The buyout market may be slowing down, but that doesn’t mean the work involved isn’t worthwhile.

Ian Craig

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It should come as little surprise that, given 2016 has been one of the most volatile in recent years, the amount of completed buyouts in the first half of 2016 is almost half that of 2015’s corresponding period.

The perceived fall in demand is, however, based on somewhat skewed figures as many insurers brought forward transactions to the tail end of 2015 ahead of the Solvency II requirements kicking in from January.  Solvency II is, of course, EU legislation aimed at harmonising the insurance regimes of its member states.  The trigger of Article 50 will be the trigger for those blogs…

Anyway.  With insurer appetite appeasing for the time being, it is the smaller schemes that feel the brunt of this shift in attitude.  While the avenues to buyout may be narrowing for such schemes, trustees should not, however, be detracted from the work involved in ensuring their scheme is ‘buyout ready’.

My colleague, Angela Burns, wrote an excellent blog on the 5 steps to buyout in April this year; a lot has happened since then, but the fundamentals are unchanged. The road to buyout is effectively a root and branch audit which addresses the most fundamental of Trustee duties: ensuring scheme members are paid the correct level of benefit.

Trustees should be reviewing their data for any gaps and rectifying with an eye on transacting, rather than on an ‘as required’ basis.  While the importance of such an exercise cannot be emphasised enough, legal due diligence is just as vital:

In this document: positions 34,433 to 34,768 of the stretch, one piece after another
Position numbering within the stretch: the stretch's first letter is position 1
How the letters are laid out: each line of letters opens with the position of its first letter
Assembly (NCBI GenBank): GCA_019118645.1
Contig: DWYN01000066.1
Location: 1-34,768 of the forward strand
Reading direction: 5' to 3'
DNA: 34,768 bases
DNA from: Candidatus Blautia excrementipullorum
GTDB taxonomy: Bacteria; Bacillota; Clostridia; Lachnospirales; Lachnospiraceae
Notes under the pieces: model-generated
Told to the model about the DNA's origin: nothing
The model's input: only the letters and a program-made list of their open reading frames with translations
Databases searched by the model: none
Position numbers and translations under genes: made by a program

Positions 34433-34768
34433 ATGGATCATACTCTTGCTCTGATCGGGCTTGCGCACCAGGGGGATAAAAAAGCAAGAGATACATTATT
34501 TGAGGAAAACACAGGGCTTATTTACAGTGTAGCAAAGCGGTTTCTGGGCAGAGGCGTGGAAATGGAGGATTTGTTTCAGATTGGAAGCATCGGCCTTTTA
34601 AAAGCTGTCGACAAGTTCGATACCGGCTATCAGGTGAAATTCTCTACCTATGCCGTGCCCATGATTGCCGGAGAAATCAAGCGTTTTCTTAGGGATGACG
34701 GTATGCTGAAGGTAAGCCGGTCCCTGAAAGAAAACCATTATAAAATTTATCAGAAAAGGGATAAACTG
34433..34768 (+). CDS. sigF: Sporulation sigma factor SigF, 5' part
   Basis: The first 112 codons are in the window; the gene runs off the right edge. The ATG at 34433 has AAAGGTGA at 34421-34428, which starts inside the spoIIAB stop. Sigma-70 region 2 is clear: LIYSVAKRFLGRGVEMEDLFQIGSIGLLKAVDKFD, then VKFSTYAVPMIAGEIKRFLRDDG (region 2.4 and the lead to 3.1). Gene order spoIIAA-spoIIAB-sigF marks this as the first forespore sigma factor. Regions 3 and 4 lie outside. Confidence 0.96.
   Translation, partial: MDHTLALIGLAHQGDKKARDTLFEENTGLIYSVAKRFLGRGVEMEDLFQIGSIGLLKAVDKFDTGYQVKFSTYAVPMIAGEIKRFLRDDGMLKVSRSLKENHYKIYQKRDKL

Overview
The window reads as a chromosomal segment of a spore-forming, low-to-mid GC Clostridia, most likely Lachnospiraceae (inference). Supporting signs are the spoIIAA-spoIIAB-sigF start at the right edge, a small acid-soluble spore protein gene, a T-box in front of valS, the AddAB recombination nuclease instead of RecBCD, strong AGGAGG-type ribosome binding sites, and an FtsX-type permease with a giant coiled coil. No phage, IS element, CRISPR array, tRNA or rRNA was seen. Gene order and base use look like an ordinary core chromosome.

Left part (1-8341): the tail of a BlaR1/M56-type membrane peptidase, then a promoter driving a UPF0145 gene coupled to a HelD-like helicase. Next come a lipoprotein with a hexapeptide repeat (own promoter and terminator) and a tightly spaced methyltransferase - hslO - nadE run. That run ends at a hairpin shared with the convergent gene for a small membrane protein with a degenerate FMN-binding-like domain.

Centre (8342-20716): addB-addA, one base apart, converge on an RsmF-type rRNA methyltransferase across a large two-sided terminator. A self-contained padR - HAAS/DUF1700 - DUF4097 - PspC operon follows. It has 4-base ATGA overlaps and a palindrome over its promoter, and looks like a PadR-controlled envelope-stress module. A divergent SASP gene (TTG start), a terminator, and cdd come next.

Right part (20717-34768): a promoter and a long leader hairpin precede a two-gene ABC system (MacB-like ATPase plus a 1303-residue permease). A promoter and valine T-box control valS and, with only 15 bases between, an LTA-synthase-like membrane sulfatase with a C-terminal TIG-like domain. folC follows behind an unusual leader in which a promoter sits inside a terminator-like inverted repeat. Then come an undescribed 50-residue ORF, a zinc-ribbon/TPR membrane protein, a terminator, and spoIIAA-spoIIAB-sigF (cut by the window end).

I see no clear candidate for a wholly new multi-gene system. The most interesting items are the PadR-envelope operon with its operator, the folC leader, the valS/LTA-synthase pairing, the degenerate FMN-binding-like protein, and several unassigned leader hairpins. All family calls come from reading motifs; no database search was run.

• Have benefits been correctly equalised?
  • Was the cessation to future accrual handled properly?
  • Is there a complete set of governing documents?

If the answer to any of the above examples is ‘no’, then this could have a significant impact on the buyout cost.  Aligned to this is reviewing the investment strategy.  Unhedged schemes may well have seen their UK equities spike in value post-Brexit, but this exposure to market volatility will not impress insurers.  Trustees should review their investment strategy and assess what options they have for making the opportunity to buyout a reality, in an equally realistic timescale.

Insurers welcome the early engagement that a scheme is taking such steps and are, in my experience, more amenable to providing indicative quotations to smaller schemes when this approach is adopted.  This all means that when the scheme is ready to buyout, the likelihood of a transaction is far greater.

The flip side to all of this is the sponsoring employer’s view: the pension scheme deficit will most likely have increased in the post-Brexit environment, so should they fork out for such rectification exercises when the prospect of buyout has creeped further away?  While I may be biased, the answer is an emphatic ‘yes’.  As stated, we live in financially volatile times, so reducing the risk of one of the most burdensome aspects of the company balance sheet is a no-brainer.

Small schemes should not therefore feel disheartened that transactions for similar sized schemes are reducing.  Early engagement with insurers on the buyout journey is key and, at the very least, trustees should view these steps to take as good governance.

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